Let’s now create a pile B costing an equal amount. For that, we could buy all U.S. cropland (400 million acres with output of about $200 billion annually), plus 16 Exxon Mobils (the world’s most profitable company, one earning more than $40 billion annually). After these purchases, we would have about $1 trillion left over for walking-around money (no sense feeling strapped after this buying binge). Can you imagine an investor with $9.6 trillion selecting pile A over pile B?
Beyond the staggering valuation given the existing stock of gold, current prices make today’s annual production of gold command about $160 billion. Buyers — whether jewelry and industrial users, frightened individuals, or speculators — must continually absorb this additional supply to merely maintain an equilibrium at present prices.
A century from now the 400 million acres of farmland will have produced staggering amounts of corn, wheat, cotton, and other crops — and will continue to produce that valuable bounty, whatever the currency may be. Exxon Mobil (XOM) will probably have delivered trillions of dollars in dividends to its owners and will also hold assets worth many more trillions (and, remember, you get 16 Exxons). The 170,000 tons of gold will be unchanged in size and still incapable of producing anything. You can fondle the cube, but it will not respond.
But Buffet is not comparing apples with apples. In the current monetary paradigm, gold is the “anti-dollar” and that is what he should compare it to. He states of gold supply: “Buyers — whether jewelry and industrial users, frightened individuals, or speculators — must continually absorb this additional supply to merely maintain an equilibrium at present prices.”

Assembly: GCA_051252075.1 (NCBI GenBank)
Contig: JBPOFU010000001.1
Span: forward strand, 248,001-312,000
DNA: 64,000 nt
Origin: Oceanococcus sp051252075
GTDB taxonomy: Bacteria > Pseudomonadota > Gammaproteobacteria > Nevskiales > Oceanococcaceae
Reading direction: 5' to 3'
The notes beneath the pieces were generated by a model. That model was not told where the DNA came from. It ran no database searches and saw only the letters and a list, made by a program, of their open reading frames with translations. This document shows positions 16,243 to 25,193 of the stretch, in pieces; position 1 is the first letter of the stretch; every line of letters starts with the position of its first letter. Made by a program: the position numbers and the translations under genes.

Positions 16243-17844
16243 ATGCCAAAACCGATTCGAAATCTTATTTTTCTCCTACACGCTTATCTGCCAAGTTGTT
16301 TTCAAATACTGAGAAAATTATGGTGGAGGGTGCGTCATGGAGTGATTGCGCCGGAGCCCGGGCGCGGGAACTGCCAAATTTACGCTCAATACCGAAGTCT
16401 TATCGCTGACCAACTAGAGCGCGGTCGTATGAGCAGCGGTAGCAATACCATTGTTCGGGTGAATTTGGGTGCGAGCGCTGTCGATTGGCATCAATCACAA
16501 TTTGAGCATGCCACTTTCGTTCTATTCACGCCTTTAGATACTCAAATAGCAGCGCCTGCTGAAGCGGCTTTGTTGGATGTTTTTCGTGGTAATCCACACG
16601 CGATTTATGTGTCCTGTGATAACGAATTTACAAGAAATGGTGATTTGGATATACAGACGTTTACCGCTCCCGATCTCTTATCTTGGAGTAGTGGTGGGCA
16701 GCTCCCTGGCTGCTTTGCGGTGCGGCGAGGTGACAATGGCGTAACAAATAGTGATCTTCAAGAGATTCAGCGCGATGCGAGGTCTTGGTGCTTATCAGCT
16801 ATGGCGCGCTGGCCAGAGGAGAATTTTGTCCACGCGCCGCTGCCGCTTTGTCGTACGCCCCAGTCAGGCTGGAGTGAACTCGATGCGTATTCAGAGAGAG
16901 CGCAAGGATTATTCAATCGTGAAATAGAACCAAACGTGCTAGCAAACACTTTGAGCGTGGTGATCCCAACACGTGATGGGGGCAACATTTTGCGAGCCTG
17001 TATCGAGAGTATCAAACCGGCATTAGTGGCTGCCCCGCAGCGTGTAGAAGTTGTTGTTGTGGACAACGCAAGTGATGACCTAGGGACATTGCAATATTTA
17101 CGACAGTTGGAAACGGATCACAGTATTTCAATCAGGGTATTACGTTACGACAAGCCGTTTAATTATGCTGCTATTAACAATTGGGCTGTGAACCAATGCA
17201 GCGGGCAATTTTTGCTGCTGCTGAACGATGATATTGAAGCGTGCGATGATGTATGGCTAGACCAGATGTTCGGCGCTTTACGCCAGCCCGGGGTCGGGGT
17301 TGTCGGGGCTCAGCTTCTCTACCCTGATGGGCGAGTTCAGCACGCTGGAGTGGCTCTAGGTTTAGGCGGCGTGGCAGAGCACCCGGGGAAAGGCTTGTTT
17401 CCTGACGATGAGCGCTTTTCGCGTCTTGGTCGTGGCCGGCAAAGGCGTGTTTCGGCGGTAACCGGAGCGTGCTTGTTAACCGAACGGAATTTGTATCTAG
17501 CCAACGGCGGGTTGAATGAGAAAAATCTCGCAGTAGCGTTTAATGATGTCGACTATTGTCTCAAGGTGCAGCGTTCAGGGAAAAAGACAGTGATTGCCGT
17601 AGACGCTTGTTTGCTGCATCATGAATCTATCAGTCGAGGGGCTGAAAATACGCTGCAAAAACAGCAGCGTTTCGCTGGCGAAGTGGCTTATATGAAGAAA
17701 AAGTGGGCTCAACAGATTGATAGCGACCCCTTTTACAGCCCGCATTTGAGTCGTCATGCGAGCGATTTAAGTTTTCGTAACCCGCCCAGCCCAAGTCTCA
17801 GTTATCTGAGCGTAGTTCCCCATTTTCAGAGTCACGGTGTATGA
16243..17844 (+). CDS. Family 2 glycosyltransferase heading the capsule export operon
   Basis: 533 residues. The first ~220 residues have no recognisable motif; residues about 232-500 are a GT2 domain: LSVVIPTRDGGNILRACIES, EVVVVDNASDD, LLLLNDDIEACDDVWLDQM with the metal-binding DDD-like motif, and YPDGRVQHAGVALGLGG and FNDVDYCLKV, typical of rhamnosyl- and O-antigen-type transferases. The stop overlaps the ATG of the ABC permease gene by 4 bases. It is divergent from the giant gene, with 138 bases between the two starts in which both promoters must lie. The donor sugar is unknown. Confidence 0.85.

Well this is the very same argument as to why it is foolish to hold dollars in the current environment! As dollar holders too “must continually absorb the additional supply” that Central Banks create every year without fail. Only this extra supply of dollars is much greater than the additional (and very constant) supply of gold that is mined each year which is why we choose to hold gold in this environment.
So we wouldn’t say buy gold instead of farmland or oil companies but rather buy gold instead of holding dollars!
We don’t say to not invest but rather we choose not to invest everything!
We take a portion of our wealth “off the table” in this rigged casino and hold it in the form of gold and silver until “the house” changes the rules (or is forced to change them) to be more in our favour.
So if you are considering buying gold and silver our parting advice (take from it what you will) is we think it pays to ask yourself “why?”. If you merely see it as a short term “investment” then buying an ETF or options in miners or gold futures may be the way to go. But these come with the obvious risks of other parties involved.
However, if you see it as the only form of financial insurance against paper currency (like we do) then physical gold and silver that you take delivery of yourself is the only way to go. Is this 100% risk free? No, in life there are no guarantees (except the cliched death and taxes). There is some risk in terms of how you store the precious metals but at least these are under your control and you can “spread your eggs” so to speak.
We’re happy to give our thoughts on various storage options around NZ, so give us a call on 0800 888 465, or use our contact form. Let us know your rough location and we’ll give you our thoughts on a storage facility or facilities near you.
Note: We could be accused of “talking our book” as we do make a commission from people who buy gold and silver via us. But then again so could Buffet as we’re sure he’d rather people put money into the stock market which will benefit the companies he owns in Berkshire Hathaway, than remove it from the financial system by buying gold.